A neighbor who walks his dog past our house on a regular basis offered us this little tractor to water the lawn. It moves along the hose and has two spinning hoses on the top that expel water in a circle. It is super adorable, yellow, extremely heavy, and useful!
This is a New Nelson 1865 “Rain Train”. It was the most adorable thing that helped our lawn thrive for the first month after laying the sod.
Which products to pick
Before we began this massive project, Tyler found the best weed killer to use that is not Round-up. Not that it isn’t a bad product, but because there was a controversy involving it that it leads to a lot of health problems. So, on his journey to plan, he found a product that will kill the weeds without that cancer-causing chemical.
The only drawback was this product, without the chemical, does not show quick weed-killing progress and therefore gives the applier anxiety as to its effectiveness. And by that, I mean one will want to reapply sooner than needed because the effects will take 5-7 days instead of an overnight brown blotch on the yard like the leading competitor. Tyler did however wait the week and the weeds did die as it should, and we were left with a sparce, and desolate yard compared to our lush green neighbors. If you want a successful yard, killing the weeds before you begin is key.
Not having the green and having a dead and brown lawn really is quite depressing. I felt bad every time a neighbor walked by or drove by and gave the old “drive by stare” and had the look of wonder on their face as to the state of our yard. I wanted to install a sign that read, “don’t judge, we killed it on purpose” or something along that line. Our close neighbors knew that the yard would soon be lush and green again.
Put the tiller to work
Tyler sure put that tiller to work! He made sure the entire backyard and front yard were tilled before any big work was started as the dirt that was there had been resting for over a year prior to this point. Before we could begin Growing Green, we had to do the prep work and kill the weeds, add black dirt, till it up and level the yard.
Backyard seed before Growing Green
In the backyard, around our newly completed poured and stamped concrete patio, we planned to use seed instead of sod. As the backyard is mostly shade, we needed to find the perfect fit for the sparsely sunny backyard. There is a lot of companies that sell grass seed, however as much as Tyler plans, he wasn’t going to just buy one off the shelf of a retailer. We ended up buying a hybrid seed that is perfect for shade from our local sod farm. They recommended this as we were buying the sod for the front from them. This seed is actually a hybrid that grows in the rainforest where the sun does not reach the ground. This seed will grow where the sun does not shine, how cool is that?!
Click the link to my published blog post on how we completed this stamped concrete patio on the backyard.
Before we could sow the seed, we had to have pulverized dirt delivered in the large quantity of 4 yards. Tyler then used a wheelbarrow to bring the dirt to the back and add it around our patio to level off parts that were low. Samuel, our almost 13-year-old helped shovel the dirt and man the wheelbarrow at times. In addition to days of wheelbarrowing and raking, we also had to pick up rocks, rototill the dirt, pull weeds and fertilize. As Tyler says, “Prep is most important step”.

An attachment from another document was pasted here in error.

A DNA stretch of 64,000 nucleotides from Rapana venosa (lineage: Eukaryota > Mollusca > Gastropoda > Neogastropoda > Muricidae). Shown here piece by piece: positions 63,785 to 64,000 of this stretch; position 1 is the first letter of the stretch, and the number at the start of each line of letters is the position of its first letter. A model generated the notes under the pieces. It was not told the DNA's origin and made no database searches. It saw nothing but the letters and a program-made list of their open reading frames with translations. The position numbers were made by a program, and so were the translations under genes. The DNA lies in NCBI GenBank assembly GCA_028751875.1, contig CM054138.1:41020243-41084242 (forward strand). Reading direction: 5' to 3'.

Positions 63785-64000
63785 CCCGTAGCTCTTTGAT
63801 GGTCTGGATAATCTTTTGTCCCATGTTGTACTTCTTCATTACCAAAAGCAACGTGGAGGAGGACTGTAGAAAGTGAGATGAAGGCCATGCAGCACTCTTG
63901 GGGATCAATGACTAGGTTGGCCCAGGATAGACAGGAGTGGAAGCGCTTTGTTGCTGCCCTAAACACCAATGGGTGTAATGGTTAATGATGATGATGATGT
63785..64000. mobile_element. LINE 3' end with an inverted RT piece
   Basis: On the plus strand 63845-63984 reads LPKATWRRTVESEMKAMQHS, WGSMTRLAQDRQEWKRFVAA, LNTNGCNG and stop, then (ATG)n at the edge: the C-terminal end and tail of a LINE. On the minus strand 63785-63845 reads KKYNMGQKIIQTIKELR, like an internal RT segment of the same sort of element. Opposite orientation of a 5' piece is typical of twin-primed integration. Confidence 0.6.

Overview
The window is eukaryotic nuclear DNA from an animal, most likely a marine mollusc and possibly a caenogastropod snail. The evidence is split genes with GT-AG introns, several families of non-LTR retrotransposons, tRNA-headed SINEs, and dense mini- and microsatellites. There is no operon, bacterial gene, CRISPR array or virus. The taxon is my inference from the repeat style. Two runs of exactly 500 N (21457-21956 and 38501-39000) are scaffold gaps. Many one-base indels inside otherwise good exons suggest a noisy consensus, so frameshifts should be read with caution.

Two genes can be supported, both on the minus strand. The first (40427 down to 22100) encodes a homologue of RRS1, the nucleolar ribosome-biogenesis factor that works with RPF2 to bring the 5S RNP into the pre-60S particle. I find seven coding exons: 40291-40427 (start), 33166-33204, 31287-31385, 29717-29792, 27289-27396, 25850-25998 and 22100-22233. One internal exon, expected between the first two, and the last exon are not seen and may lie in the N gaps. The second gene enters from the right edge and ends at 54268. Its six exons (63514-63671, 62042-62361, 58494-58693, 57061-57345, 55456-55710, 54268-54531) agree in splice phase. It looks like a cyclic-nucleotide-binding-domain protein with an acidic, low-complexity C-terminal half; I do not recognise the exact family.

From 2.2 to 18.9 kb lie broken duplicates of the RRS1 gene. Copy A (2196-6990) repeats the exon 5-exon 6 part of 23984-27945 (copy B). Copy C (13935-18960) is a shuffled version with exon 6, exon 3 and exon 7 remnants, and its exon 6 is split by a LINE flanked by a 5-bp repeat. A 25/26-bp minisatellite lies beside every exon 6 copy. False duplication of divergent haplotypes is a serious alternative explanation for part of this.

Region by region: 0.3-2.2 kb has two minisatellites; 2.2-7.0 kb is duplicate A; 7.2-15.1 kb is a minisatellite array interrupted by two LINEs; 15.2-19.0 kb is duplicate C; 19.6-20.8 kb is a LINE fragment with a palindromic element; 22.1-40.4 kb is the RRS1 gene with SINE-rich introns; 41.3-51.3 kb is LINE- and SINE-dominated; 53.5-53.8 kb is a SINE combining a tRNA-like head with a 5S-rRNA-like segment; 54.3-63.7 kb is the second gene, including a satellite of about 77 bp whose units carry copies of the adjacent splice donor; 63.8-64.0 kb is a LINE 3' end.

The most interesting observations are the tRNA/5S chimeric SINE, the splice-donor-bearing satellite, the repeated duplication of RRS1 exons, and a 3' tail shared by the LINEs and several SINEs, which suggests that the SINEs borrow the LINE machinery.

Rake before you sow
Once the dirt was leveled, we added fertilizer and used a yard rake to rake it into the newly placed dirt. Then the fun part began, and we got to add the grass seed! At first, I used our seed spreader, but that literally just dumped a pile. Eventually, we ended up hand spreading the weightless seeds over the yard. To make sure the seeds stayed put, adding a thin layer of Marsh Hay was necessary. Along with helping the seed to stay, it helped keep in moisture and will then act as fertilizer.
The final step was water. Water, water, water! Since first sowing the grass seeds, we have (mostly) watered the seeds twice a day. I say “mostly” because some days it rained and some days, I was unable to water. If you want to be successful at Growing Green, you have to water it a lot!
Right smack-dab in the middle of this landscaping project, our family succumbed to influenza. As I write this, we are still recovering and feeling better, however days after we began, we delt with kids sick with fevers, chills, body aches and more. This is now week four, finally recovering, as the kids kindly shared the illness with the rest of the family. Why did we teach them to share so well?!
Replanting, rocks and more rocks
When we initially bought this house, the plants were unknown to us as it was November, and everything was dead or dying. That first spring when everything bloomed and showed its glory, Tyler and I were shocked at the wonderous plants that were available and plentiful. We waited two years before we did any major yard projects. Additionally, we knew that the plants that were there were amazing and useful.
Along the foundation, the plants were rooted only 6-8 inches away from the walls. This we knew needed to change as they were far too close and needed to be replanted at least a foot further away from the walls. Not only to allow them to grow better, but to mainly get them away from the foundation walls. In addition to being planted in clay, there was a lack of mulch or rock or any other landscaping materials around the front of the house.